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For example, it would not have been an uncommon sight to see a woman driving a wagonload of corn to the J. H. Hawes Elevator. But in rural, Central Illinois, a woman's place was still primarily in the home — that is, until the advent of World War I, 1914-1918.

The war brought profound social changes that impacted both farmers and townsfolk alike — even in Atlanta. For example, by July 1919 women in Illinois were allowed to vote in school elections. In that year, a petition to establish a community high school in Atlanta was circulated, with a vote on the issue taken in August. The impact of womens' ballots was the decisive factor in its passage.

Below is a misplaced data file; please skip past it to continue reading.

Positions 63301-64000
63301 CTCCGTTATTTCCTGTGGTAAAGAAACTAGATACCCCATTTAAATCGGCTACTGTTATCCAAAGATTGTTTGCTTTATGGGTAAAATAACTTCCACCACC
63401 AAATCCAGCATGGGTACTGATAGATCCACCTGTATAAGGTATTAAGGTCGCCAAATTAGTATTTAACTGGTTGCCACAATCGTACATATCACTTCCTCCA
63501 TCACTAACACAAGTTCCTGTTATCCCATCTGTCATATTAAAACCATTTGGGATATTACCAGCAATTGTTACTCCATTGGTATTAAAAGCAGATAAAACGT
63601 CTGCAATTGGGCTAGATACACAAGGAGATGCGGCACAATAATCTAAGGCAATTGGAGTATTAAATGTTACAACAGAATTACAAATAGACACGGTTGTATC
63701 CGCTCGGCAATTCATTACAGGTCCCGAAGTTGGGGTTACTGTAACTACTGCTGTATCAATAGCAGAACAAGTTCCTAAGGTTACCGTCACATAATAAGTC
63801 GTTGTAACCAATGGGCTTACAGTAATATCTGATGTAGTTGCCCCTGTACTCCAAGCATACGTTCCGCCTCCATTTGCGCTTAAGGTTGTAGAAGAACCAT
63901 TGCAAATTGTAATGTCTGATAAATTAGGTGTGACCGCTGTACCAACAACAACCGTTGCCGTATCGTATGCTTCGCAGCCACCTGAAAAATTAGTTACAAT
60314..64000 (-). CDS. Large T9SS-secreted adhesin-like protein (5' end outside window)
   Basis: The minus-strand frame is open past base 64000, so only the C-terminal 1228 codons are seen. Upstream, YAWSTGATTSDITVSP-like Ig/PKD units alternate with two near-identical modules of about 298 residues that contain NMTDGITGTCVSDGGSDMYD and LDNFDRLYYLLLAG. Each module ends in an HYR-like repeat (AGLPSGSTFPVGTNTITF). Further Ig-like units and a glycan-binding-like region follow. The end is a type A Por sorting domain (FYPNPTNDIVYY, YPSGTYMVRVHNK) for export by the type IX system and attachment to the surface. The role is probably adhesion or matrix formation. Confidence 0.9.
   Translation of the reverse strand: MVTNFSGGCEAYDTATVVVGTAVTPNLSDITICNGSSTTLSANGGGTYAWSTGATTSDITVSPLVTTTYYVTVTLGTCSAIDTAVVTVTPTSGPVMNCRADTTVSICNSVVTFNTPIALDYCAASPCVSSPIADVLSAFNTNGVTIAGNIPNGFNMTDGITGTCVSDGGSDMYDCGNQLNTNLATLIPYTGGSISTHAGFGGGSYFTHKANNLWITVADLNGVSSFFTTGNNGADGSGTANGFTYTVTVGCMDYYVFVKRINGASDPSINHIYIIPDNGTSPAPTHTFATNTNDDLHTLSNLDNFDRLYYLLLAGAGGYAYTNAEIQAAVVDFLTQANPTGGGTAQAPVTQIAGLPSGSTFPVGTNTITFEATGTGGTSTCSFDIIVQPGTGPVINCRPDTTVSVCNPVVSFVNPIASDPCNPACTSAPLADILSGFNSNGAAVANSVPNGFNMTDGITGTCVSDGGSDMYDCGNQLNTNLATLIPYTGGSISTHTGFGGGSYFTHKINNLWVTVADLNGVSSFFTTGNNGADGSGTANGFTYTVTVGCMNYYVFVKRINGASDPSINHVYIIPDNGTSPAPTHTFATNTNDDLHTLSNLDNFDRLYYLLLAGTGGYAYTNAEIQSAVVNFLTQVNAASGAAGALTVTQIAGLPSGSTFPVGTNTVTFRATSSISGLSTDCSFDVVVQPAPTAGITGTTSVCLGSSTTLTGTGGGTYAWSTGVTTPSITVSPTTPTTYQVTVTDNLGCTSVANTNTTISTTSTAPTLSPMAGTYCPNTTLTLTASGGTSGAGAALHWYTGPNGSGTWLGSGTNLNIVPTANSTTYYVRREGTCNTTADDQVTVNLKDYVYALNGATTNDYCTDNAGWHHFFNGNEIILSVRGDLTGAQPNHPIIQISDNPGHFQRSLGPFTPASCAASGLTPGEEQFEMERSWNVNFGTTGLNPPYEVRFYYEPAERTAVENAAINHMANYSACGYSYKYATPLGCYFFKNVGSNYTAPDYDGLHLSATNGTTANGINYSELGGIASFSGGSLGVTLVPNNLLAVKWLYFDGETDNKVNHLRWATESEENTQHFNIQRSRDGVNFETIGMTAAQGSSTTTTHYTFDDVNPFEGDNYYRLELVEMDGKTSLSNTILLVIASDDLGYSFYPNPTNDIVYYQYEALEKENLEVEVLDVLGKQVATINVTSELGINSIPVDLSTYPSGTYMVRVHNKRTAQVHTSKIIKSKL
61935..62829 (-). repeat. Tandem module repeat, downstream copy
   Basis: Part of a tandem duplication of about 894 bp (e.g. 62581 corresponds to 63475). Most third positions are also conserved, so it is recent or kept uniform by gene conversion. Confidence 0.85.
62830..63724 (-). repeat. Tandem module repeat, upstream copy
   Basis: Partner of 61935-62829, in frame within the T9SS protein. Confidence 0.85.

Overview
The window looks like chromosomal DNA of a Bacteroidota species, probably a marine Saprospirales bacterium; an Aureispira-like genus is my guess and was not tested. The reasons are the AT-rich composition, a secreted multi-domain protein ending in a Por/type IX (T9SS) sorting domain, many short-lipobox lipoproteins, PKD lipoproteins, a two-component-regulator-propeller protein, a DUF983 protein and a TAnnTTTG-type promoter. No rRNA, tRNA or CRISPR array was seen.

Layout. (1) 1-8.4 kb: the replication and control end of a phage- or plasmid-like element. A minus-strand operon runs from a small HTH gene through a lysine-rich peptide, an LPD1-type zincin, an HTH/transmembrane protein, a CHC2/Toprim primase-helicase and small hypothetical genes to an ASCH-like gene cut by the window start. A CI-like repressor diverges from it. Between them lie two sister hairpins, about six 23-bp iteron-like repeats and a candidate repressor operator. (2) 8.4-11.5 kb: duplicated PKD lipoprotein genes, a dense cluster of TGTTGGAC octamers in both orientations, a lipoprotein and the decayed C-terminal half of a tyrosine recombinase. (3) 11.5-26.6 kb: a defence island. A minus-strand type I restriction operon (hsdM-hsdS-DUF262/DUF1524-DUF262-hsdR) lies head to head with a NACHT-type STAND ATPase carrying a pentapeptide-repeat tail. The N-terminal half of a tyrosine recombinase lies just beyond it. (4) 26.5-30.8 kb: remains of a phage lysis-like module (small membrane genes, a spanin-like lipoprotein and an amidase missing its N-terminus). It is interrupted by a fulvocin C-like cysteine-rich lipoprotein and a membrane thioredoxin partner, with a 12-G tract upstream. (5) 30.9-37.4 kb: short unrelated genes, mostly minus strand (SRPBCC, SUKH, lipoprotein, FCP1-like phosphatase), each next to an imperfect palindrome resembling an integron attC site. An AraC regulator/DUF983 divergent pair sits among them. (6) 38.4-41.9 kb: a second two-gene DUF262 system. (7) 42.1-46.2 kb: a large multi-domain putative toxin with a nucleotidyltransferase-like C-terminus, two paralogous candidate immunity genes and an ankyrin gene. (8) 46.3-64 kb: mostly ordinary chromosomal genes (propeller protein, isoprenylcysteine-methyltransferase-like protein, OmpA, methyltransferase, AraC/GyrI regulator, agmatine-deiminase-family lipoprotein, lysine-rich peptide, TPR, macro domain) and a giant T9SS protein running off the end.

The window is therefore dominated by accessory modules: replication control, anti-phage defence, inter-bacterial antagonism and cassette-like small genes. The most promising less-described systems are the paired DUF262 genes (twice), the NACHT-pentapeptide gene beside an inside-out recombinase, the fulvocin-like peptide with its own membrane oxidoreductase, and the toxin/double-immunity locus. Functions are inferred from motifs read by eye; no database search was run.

Women's voices were beginning to be heard during the first decades of the 20th Century. Within the next few years, women gained the right to vote in all elections and began driving more than just grain wagons.

 

 

 

Illinois. Mile After Magnificent Mile.